Wash. Post uncritically quoted Steele's false claim that government "has never created one job"
Research ››› ››› JOCELYN FONG
The Washington Post uncritically reported RNC chairman Michael Steele's statement that "government -- federal, state or local -- has never created one job." In fact, about 15 percent of the labor force is employed by federal, state, or local government, and Steele himself has acknowledged that funds included in the recovery bill for school construction will create jobs "[f]or a short term, yes. It's a construction job."
In a February 9 article, The Washington Post uncritically reported Republican National Committee chairman Michael Steele's statement that "in the history of mankind and womankind, government -- federal, state or local -- has never created one job. It's destroyed a lot of them." In fact, as Newsweek senior editor Dan Gross noted when Steele previously made a similar claim, about 15 percent of the labor force is employed by federal, state, or local government. Indeed, the Bureau of Labor Statistics' preliminary data for January 2009 shows that out of the approximately 153.7 million people in the civilian labor force, about 22.5 million people had government jobs in January 2009.
Moreover, the Post did not mention that Steele acknowledged, on the February 8 edition of ABC's This Week, that funds included in the recovery bill for school construction will create jobs "[f]or a short term, yes. It's a construction job." He did so after host and ABC News chief Washington correspondent George Stephanopoulos confronted Steele on his claim that a government job is "not a job. A job is something that a business owner creates. It's going to be long term."
From the February 8 edition of ABC's This Week with George Stephanopoulos:
STEELE: You've got to look at the entire package. You've got to look at what's going to create sustainable jobs. What this administration is talking about is making work. It is creating work.
STEPHANOPOULOS: But that's a job.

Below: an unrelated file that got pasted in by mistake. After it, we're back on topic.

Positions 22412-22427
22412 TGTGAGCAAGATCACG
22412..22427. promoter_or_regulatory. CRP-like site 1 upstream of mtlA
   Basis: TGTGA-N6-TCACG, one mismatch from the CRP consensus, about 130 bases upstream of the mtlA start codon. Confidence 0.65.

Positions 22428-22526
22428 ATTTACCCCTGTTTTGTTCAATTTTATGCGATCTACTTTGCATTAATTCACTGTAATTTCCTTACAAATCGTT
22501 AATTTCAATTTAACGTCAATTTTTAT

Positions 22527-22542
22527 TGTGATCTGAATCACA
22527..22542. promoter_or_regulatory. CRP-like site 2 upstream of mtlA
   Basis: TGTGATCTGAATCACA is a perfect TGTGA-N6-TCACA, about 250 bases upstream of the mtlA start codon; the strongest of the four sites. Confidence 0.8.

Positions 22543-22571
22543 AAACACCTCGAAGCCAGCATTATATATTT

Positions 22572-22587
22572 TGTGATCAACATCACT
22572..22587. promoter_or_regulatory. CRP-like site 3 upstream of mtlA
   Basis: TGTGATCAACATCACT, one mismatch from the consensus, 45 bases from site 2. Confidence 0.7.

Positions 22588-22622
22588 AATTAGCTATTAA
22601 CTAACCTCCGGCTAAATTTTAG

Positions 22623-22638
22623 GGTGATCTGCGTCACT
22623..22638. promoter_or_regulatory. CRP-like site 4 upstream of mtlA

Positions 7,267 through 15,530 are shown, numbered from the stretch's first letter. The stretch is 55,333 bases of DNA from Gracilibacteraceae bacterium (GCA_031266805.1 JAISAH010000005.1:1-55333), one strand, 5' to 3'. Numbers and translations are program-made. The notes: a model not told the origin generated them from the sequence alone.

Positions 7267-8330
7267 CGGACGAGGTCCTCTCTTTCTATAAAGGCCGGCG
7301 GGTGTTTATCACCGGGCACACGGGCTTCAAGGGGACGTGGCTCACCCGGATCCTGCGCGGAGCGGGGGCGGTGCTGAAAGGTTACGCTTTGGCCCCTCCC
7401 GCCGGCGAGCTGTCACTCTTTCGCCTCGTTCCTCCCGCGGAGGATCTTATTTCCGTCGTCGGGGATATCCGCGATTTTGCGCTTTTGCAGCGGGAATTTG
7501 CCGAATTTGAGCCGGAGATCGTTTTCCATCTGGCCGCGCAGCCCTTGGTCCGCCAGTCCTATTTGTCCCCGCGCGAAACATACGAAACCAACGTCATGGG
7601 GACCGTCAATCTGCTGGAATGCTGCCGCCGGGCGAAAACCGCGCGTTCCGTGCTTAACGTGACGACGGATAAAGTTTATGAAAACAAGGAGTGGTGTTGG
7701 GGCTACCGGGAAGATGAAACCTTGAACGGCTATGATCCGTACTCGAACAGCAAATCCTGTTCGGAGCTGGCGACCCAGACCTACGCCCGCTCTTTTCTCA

STEELE: No, it's not a job. A job is something that a business owner creates. It's going to be long term. What he's creating is a --
STEPHANOPOULOS: So a job doesn't --
STEELE: Well, hold up.
STEPHANOPOULOS: -- count if it's a government job?
STEELE: No, let me -- let me -- let me finish. That is a contract. It ends at a certain point, George. You know that. Those -- these road projects that we're talking about have an end point.
STEPHANOPOULOS: Democrats would say that the broader school construction funding will create jobs. Do you accept that?
STEELE: For a short term, yes. It's a construction job. I agree with that. But, you know, do we need to put -- is that what you -- we need to put in place right now when you can look at other ways in the economy to stimulate that type of growth?
During the February 4 edition of MSNBC's 1600 Pennsylvania Avenue, Gross addressed Steele's prior claim that "the government doesn't create jobs":
MIKA BRZEZINSKI (guest host): Welcome back to 1600. It's now to separate some economic fact from fiction on what we like to call "Myth Buster" Wednesday. Newly elected Republican National Committee chairman Michael Steele has taken up his role as party spokesman with enthusiasm. And what he's using his new bully pulpit for? Well, he's taking a stand against President Obama's stimulus package.
STEELE [video clip]: The government doesn't create jobs. Let's get this notion out of our heads that the government creates jobs. Not in the history of mankind has the government ever created a job. ... Those 2 to 4 million jobs that are projected won't happen. Trust me.
BRZEZINSKI: OK. Joining us now to bust a myth, Dan Gross, senior editor at Newsweek -- welcome. What's the myth here? That government creates jobs?
GROSS: In the history of mankind, government has created many jobs. In fact, if you look at the latest data, 15 percent of payroll jobs in this country -- more than 25 million -- are from government: schools, defense --
GROSS: -- government itself, huge industries. And with -- we've cut interest rates all we can. Tax cuts don't necessarily work, because people use that money to save.
GROSS: Government spending is basically the only thing we have left; government buying goods and services to keep the economy going.
BRZEZINSKI: Well -- and how about investing in businesses so that they hire people? Is that -- can the government --
GROSS: That's part of it.
BRZEZINSKI: That's part of it.
GROSS: That's part of it. But the area with the lowest unemployment rate -- the metropolitan area with the lowest unemployment rate, Washington, D.C.
The Post article included Steele's quote without rebuttal despite referring to two government jobs -- senator and federal prosecutor -- in the very next paragraph:
In his initial statements as party leader, however, Steele has stuck to tried-and-true themes, including invoking the GOP's 1994 victory as a model and praising House leaders for their stimulus vote. "The goose egg that you laid on the president's desk was just beautiful," he told them. "You and I know that in the history of mankind and womankind, government -- federal, state or local -- has never created one job. It's destroyed a lot of them."
Steele is also facing a distraction -- a federal inquiry into allegations that his 2006 Senate campaign paid a defunct company run by his sister for services that were never performed. The campaign's finance chairman made the allegations to federal prosecutors last year as he sought leniency during plea negotiations on unrelated fraud charges.